St. Jacques Island Lighthouse
St. Jacques - Coomb’s Cove, Newfoundland and Labrador
South of Belleoram, Fortune Bay, St. Jacques - Coomb’s Cove, Newfoundland and Labrador
Heritage Lighthouse Protection Act (S.C. 2008, c 16)
1908 to 1908
1908 to 1908
Event, Person, Organization:
Birmingham, England factory Chance Bros and Co. Ltd. (manufacturer / designer)
Fortune Bay Lighthouse
Description of Historic Place
The St. Jacques Island Lighthouse, also known as the Fortune Bay Lighthouse, is a 12 metre (39 foot) white, cylindrical, castiron tower. Built in 1908, the lighthouse is the first on site. The lighthouse is situated on a 30-metre (100-foot) cliff on St. Jacques Island overlooking Fortune Bay, on the Southern coast of Newfoundland not far from St. Pierre and Miquelon. The island’s high visibility has made it a location marker for mariners for centuries.
The St. Jacques Island Lighthouse is a heritage lighthouse because of its historical, architectural, and community values.
The St. Jacques Island Lighthouse is an excellent example of the system of lighthouses that was initiated in 1811 on the coast of Newfoundland and grew rapidly in the late 19th and early 20th centuries. Pre-Confederation lighthouses built in Newfoundland during this period were typically pre-fabricated cast-iron towers. This design was preferred for the climate of the Newfoundland coast because the towers were durable, relatively inexpensive and easy to erect on remote sites. The St. Jacques Island lighthouse illustrates the expansion and development of the lighthouse system during this period, when the British colony was still almost entirely economically-dependent on aquaculture.
The lighthouse also illustrates Newfoundland’s relationship with industrial England, where the pre-fabricated lighthouse was manufactured by the renowned Chance Brothers and Company. The St. Jacques Island Lighthouse was fundamental to the socio-economic development of the communities surrounding Fortune Bay. The lighthouse aided in providing safer navigation for a local fishing fleet that tripled in size at the end of the 19th and early 20th centuries. It
facilitated the use of Fortune Bay as a safe harbour for off-shore fishing vessels during stormy weather, a role it had served since the early 17th century, and made local and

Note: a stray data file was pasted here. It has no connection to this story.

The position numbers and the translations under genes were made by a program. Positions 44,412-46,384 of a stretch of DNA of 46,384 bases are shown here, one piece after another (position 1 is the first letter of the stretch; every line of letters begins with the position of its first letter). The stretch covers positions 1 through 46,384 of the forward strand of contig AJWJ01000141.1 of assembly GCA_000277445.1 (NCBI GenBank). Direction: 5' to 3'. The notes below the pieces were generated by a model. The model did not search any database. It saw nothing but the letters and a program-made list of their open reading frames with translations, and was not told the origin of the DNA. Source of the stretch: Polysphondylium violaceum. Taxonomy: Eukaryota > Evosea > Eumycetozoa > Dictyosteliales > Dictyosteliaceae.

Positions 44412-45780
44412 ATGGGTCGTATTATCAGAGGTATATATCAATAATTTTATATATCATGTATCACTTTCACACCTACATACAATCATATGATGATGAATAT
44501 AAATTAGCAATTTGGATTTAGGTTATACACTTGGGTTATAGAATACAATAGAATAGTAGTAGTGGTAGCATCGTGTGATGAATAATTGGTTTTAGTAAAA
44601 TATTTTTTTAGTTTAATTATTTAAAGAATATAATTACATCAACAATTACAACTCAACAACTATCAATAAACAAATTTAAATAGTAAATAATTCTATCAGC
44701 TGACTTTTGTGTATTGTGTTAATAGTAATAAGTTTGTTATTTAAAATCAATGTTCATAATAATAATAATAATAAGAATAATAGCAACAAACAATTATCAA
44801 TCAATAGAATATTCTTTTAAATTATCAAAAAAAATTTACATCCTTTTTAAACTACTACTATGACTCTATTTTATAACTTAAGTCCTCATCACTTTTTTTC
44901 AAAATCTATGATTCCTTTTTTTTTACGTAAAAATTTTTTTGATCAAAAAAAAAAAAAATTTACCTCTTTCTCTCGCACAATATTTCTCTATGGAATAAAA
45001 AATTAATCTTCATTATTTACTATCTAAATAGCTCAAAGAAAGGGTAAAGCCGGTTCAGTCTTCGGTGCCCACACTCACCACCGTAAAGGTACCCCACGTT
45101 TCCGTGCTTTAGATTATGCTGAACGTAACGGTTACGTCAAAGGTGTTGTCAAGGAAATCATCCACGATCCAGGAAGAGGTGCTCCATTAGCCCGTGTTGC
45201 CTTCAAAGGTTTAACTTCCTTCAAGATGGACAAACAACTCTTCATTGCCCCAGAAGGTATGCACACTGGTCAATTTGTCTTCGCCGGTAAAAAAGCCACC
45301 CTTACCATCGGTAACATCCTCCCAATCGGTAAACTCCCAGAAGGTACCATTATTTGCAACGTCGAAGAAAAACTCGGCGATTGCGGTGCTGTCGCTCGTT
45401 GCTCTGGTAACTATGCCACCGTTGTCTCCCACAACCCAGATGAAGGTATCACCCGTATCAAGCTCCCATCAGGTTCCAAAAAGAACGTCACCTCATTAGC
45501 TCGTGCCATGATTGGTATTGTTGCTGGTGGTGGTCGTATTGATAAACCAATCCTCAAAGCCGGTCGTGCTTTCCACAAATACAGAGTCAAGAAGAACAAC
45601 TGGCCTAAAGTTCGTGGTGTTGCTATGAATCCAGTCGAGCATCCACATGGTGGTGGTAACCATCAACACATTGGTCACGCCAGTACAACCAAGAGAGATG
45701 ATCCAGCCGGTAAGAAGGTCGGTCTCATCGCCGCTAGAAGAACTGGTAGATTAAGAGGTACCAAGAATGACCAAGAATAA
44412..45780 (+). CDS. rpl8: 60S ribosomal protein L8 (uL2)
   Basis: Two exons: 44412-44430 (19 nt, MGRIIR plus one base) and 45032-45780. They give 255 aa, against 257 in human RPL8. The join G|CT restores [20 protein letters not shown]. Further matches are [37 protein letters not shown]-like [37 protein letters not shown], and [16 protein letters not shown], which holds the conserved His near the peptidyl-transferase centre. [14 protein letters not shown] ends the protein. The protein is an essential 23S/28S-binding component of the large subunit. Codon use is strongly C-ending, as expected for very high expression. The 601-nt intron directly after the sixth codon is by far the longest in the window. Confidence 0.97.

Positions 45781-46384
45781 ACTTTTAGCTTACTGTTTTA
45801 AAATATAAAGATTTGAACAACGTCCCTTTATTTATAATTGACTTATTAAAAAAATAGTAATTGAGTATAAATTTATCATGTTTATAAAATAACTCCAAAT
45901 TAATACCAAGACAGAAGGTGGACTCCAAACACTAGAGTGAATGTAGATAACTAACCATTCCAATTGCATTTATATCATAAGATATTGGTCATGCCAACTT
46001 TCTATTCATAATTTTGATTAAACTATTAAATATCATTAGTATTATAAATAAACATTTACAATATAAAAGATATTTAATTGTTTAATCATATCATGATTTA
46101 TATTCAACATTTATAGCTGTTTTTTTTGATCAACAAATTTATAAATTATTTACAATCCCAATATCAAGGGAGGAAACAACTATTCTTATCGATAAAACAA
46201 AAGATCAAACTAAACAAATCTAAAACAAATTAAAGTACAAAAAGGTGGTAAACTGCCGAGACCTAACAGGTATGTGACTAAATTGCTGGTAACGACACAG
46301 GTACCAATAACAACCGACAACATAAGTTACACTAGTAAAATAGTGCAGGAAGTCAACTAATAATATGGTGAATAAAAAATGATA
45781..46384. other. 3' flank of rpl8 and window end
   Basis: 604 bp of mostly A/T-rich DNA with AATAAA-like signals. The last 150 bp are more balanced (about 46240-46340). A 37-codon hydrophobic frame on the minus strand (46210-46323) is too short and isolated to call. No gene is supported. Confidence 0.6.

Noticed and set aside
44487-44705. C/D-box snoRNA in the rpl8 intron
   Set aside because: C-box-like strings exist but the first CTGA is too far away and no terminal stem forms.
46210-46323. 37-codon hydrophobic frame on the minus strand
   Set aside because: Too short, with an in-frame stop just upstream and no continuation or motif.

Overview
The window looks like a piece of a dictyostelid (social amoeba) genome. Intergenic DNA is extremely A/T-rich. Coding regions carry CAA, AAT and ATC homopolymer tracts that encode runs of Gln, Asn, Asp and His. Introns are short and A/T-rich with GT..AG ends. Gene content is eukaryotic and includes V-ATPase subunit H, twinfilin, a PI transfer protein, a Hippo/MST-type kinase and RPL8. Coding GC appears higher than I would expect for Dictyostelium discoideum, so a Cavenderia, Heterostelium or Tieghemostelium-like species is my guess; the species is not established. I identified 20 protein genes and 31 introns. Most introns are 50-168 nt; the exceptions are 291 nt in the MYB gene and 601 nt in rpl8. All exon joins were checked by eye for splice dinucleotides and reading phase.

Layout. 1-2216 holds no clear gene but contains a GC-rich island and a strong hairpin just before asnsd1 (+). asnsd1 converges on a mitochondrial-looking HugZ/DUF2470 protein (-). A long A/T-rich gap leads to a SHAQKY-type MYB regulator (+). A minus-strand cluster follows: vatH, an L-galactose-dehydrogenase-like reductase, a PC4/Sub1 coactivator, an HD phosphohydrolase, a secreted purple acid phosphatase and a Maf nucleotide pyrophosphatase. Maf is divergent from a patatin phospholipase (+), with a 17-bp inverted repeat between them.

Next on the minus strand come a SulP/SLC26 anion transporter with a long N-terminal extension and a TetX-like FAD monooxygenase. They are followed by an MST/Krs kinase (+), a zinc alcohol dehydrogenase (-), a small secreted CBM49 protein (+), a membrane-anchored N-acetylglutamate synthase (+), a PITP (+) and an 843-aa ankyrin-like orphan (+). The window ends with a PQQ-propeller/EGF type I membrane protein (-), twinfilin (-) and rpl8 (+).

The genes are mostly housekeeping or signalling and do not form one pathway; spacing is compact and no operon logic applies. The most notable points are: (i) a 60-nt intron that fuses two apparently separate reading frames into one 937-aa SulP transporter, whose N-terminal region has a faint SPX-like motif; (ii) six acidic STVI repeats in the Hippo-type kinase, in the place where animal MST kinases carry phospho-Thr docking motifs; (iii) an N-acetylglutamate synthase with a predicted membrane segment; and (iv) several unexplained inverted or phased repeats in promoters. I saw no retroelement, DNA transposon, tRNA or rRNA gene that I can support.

transitory navigation more secure for small inshore vessels, mail boats, passenger ships and commercial vessels.
The St. Jacques Island Lighthouse demonstrates excellent aesthetic design with its elegantly tapered, cylindrical tower with a well-proportioned and attractive lantern. There are only two openings on the tower: a small window located a third of the way up the shaft and a rounded iron door at ground level. The lantern features and “crow’s nest”-inspired gallery, reminiscent of the enclosed lookouts found on the mast of ships.
The lighthouse exhibits very good functional design in its pre-fabricated, cast-iron construction technology typical of the Newfoundland coast during the late 19th and early 20th centuries. The cast-iron tower consists of rounded rectangular sections that were pre-fabricated in England, and subsequently assembled on site. Seems were filled with lead and caulking, creating a smooth exterior and eliminating any edges or seams where water from the harsh maritime climate could collect or infiltrate the building and lead to corrosion.
The lighthouse establishes the coastal maritime character of its setting, and is a local landmark in Fortune Bay, as evidenced by the picturesque qualities of its design and form. Its location on a steep 30-metre cliff and the lack of vegetation surrounding it make the lighthouse highly visible from all around the bay.
The town of St. Jacques-Coomb’s Cove is comprised of six communities nestled within various inlets that incorporated in 1972: St. Jacques, English Harbour West, Mose Ambrose, Boxey, Coomb’s Cove and Wreck Cove. When the town incorporated and its boundaries were drawn up, it did not include St. Jacques Island, which was under the jurisdiction of the federal government. The town of St. Jacques-Coomb’s Cove is currently in the process of having its boundaries redrawn to include St. Jacques Island specifically for the purpose of having the lighthouse designated as a municipal heritage site, reinforcing the importance of the lighthouse to the community.
There are four related buildings on the site that contribute to the heritage character of the lighthouse: (1) the 1960 lightkeeper’s residence; (2) the 1960 Generator Building; (3) the 1960 Equipment Building #1; and (4) the 1999 Equipment Building #2.